It’s strange that a song written by a New Yorker about a place I’ve never been can cause such a reverie. The above title was written by Billy Joel, I think it was from Turnstiles, forgive me if I’m wrong, and whenever I hear it, as I just did, then I’m back in a classroom in Wales studying A level English with Mr. Millington. For those of you who’ve read my book – Cross Country Murder Song, Vintage imprint coming soon! – you might have noticed his name in the dedication. He and The Boy (more of whom another time), got both barrels of my love, I managed to catch up and reacquaint myself with The Boy before he died, but I never got to say goodbye to Millington and I’m sorry about that as he truly turned my life around.
It was the mid-80s or thereabouts, Ted was originally from Birmingham and how he ended up in our small, Welsh valley is still something of a mystery. Everyone has their Dead Poets Society moment I suppose and he was mine. All the girls were infatuated by this short man in a duffle coat with a bowl haircut, the boys in the class either loved or loathed him. I wavered between both. He was astute, sharp and funny and seemed to care, which was unnerving at best, my home life was a lesson in abandonment; three individuals trying to hold on the ever brittle strands of family. We were doomed from the minute my father walked out on us. Ted had issues of his own, a son he loved and doted on and what looked like a long dead marriage. A few years later, he and another teacher (she taught Home Economics and made the boys in the sixth form pant like tired bloodhounds) pretty much ran away together. He never did things lightly so it must have crushed him to give up on his family unit, no matter how badly they were listing.
But I’m getting away from how he taught us; with verve and style and, mostly, with heart. He taught us The Great Gatsby at a time when I was at war with the world. I didn’t want to hear about America’s Jazz Age or its most glittering participants, I wanted the land leveled, I wanted someone to pay for the pain I was feeling. Ted wouldn’t give up on us though, he drove Fitzgerald’s brilliant text into our consciousness, taught us the spare beauty of his dazzling prose, he taught us that knowledge is power, freeing too. Mostly he taught me that I didn’t have to stay in that place, both geographically and mentally, he set me free and I don’t think he did it unwittingly. He saw something in me that I must have missed. He saw past the anger and the hurt, reigniting my love of writing and reading, he kicked open a long closed door. It was no surprise that when I got my first tattoo some years later it was the last paragraph of The Great Gatsby around my thigh and it was as much about my love of the written word as it was a man who pulled me from my own infernal wreckage.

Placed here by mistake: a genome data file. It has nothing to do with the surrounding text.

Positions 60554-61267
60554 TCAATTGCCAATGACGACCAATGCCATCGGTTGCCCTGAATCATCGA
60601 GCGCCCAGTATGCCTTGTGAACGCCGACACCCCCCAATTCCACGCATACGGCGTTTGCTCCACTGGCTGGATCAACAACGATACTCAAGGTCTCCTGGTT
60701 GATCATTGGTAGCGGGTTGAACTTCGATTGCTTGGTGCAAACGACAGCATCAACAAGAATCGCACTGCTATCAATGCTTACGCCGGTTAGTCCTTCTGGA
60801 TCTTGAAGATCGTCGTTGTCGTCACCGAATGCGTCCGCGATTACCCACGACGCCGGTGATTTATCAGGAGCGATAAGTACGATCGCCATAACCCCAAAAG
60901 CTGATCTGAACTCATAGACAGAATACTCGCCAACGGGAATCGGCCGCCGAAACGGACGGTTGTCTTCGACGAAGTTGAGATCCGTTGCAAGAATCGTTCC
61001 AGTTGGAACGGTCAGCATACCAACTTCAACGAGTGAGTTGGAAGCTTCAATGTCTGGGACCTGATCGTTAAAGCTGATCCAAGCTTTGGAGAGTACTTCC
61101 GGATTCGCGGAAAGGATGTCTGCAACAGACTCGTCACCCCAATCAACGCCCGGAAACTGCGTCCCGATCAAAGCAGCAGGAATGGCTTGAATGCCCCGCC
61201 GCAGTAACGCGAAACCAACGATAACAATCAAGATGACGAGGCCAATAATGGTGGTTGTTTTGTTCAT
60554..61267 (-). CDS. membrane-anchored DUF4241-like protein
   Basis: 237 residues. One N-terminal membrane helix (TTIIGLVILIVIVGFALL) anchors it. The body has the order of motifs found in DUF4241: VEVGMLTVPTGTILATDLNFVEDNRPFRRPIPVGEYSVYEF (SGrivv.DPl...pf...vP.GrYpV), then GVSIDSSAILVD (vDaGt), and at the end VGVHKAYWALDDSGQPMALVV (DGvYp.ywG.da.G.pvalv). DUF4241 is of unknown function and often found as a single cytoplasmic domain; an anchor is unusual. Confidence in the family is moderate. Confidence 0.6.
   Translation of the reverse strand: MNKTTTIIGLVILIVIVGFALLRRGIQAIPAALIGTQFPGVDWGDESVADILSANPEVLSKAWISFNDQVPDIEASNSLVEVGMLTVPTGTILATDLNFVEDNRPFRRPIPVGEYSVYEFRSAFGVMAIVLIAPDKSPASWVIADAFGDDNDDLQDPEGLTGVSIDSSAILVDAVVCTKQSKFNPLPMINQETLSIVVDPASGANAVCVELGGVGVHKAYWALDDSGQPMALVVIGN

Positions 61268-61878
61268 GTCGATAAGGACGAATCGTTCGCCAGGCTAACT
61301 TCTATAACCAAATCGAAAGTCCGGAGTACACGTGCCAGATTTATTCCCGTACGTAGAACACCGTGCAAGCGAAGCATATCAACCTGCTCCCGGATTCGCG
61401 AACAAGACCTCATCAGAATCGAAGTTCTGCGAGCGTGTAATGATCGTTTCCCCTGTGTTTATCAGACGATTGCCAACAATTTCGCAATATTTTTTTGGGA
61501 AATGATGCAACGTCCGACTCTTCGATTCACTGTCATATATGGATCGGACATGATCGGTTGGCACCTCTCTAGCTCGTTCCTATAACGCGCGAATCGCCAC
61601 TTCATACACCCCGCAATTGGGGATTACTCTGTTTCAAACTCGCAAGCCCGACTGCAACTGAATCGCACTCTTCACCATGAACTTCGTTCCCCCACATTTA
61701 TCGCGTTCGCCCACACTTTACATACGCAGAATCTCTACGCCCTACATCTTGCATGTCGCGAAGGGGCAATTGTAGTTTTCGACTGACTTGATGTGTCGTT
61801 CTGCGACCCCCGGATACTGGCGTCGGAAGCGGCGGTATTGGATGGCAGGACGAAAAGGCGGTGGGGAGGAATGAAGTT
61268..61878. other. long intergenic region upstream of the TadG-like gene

He became gravely ill in the same Welsh hospital as The Boy, both beginning their long descent into oblivion from beneath those same sheets. Old school friends tried to contact me for the funeral – an event literally filled with hundreds and hundreds of pupils, present and past – but I was in London then, travelling abroad for magazine work, moving homes, trying to gain some purchase on the world, trying to make my mark. By the time news reached me, he was set resting on a Welsh hillside at the end of his far too short journey. I’m working on my second novel now and had sat down today to write, but not about him or this, I’d almost forgotten a lot of it. But there wouldn’t have been a Cross Country Murder Song without him, hell, there wouldn’t have been magazine articles, memoirs, TV scripts, radio work, I’d have been rotting in my own personal hell, thinking about what might have been, still blaming the world, railing against the picturesque landscape outside, self-contained and always, always confined. Thank you, Ted Millington, my words of appreciation are long overdue.